One witness is not enough to convict anyone accused of any crime or offense they may have committed. A matter must be established by the testimony of two or three witnesses. If a malicious witness takes the stand to accuse someone of a crime, the two people involved in the dispute must stand in the presence of the Lord before the priests and the judges who are in office at the time. The judges must make a thorough investigation, and if the witness proves to be a liar, giving false testimony against a fellow Israelite, then do to the false witness as that witness intended to do to the other party. You must purge the evil from among you. The rest of the people will hear of this and be afraid, and never again will such an evil thing be done among you. Show no pity: life for life, eye for eye, tooth for tooth, hand for hand, foot for foot.

There is nothing barbaric about this, and there is no place for any lynch mob mentality or actions here. And that is true even of the final verse, which expresses the principle of lex talionis, or the law of just retribution. The punishment should fit the crime in other words – no more and no less. This is a basic principle of justice: giving to each one his or her due.

As Chris Wright says of this text:

The purpose of the plurality of witnesses (cf. 17:6) is clearly the protection of the accused, especially the protection of the weaker individual from the vindictiveness of a more powerful opponent. . . . This text is notable, first, for its insistence on great care and diligence in establishing the truth of each case, on the assumption that all matters of justice are decided in the presence of the Lord, the supreme judge. Second, this text has a simple but effective deterrent to perjury. Anyone proved to have lied in court is to suffer whatever penalty would have been inflicted on the accused if the false accusation had been successful. If the case is capital, then the risk to a malicious witness was very great indeed. And even in less serious matters, such a law would decidedly dampen any frivolous “taking the neighbour to court,” with all the undesirable social side effects of uncontrolled litigation. The severity of this law reflects the way justice in Israel was a matter of the utmost seriousness. Yahweh, by his character as well as his action, demanded commitment to social and judicial justice among the people who claimed his name. The most essential components of that justice were the impartiality of judges and the integrity of witnesses; hence the presence of the ninth commandment in the Decalogue and hence this direct and uncompromising attack on perjury.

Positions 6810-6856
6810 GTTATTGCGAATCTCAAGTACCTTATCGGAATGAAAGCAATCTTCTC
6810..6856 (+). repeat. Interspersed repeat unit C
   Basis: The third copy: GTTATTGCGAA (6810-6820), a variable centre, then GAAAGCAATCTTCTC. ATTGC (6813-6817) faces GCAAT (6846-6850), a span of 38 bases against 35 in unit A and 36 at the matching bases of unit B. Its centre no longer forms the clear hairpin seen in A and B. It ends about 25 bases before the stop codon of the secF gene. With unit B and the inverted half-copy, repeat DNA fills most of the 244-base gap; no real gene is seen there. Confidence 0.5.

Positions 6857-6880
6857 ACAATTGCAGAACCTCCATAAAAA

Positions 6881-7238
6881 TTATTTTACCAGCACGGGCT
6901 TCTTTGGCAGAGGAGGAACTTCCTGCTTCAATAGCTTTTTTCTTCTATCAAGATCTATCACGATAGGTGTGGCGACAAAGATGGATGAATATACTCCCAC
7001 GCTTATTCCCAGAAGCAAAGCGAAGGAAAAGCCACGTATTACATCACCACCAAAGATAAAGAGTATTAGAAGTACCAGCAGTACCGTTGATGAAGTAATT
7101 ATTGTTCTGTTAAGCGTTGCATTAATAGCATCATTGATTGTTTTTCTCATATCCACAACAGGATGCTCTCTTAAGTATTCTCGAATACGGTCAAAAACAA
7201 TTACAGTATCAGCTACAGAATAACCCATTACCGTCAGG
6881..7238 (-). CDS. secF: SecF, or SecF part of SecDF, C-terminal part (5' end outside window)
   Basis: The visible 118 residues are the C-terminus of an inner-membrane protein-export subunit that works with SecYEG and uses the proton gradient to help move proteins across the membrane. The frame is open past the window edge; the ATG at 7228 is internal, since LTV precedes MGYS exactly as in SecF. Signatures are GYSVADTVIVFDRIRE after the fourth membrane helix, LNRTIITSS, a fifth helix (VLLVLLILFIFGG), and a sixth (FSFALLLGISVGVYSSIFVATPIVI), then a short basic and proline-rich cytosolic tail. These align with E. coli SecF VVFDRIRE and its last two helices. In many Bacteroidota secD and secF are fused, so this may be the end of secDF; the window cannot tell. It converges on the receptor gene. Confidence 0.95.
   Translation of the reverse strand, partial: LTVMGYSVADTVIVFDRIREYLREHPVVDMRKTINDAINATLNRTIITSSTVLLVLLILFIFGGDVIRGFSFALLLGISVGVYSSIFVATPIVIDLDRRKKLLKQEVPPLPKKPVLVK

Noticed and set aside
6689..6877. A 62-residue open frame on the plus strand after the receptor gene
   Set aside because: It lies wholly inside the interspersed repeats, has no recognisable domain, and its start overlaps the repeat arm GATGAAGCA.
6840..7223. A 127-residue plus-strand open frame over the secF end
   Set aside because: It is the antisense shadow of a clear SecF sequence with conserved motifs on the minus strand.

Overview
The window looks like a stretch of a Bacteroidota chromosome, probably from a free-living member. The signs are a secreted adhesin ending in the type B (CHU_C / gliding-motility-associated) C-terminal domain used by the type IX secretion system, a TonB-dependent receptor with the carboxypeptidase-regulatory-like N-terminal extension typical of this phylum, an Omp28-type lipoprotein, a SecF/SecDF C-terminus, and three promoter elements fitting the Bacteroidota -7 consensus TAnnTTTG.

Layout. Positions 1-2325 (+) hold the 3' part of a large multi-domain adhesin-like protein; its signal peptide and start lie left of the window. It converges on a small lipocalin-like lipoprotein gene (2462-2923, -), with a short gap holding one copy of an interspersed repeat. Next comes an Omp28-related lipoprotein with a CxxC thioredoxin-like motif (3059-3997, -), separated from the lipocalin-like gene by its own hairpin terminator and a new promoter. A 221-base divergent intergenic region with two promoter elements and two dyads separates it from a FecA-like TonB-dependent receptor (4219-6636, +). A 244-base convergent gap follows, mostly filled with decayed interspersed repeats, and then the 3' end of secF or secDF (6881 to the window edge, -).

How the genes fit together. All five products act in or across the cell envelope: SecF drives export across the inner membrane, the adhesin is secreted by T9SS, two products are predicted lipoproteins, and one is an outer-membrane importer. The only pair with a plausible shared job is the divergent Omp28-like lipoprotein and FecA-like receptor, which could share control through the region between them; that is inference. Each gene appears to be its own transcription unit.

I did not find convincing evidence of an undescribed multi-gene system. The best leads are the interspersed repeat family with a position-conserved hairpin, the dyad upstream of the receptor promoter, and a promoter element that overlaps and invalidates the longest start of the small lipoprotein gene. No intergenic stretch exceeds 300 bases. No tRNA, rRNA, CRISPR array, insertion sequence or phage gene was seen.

None of this sounds like rough, outback justice to me. And Iain Duguid, commenting on the other key text on cities of refuge and the need for multiple witnesses, Numbers 35, shows us further how all this is clearly in line with modern principles of legal justice:

The Lord gave guidelines for determining the difference between murder and manslaughter. Premeditation and intent make a death murder, whatever the kind of implement that actually causes the death (vv. 16-21). If the death is accidental, however, or the result of carelessness, then the crime is manslaughter, and the city of refuge is to provide a shelter for the person against the avenger (vv. 22-24). A proper trial must always be carried out to determine the exact circumstances of the death (v. 24), with more than one witness required before the death penalty could be imposed (v. 30).

Again, all this sounds very humane, civilised, and fully in line with the principles of justice. As to the supposed rejection of lex talionis by Jesus, see my earlier article on this:

So we can see quite clearly just in this one area of OT law that aspects of crime and punishment were very carefully and justly dealt with. There were no Wild West hangmen and shoot-ups going on here. Indeed, the laws were designed to prevent that very thing from happening.

Now I am certainly not seeking to pick on this one individual. There would be countless others just like him who really have no clue what the Bible teaches. And many of them would be folks who claim to be Christians, but have bought into the completely dodgy and unbiblical notion that the two Testaments are somehow worlds apart.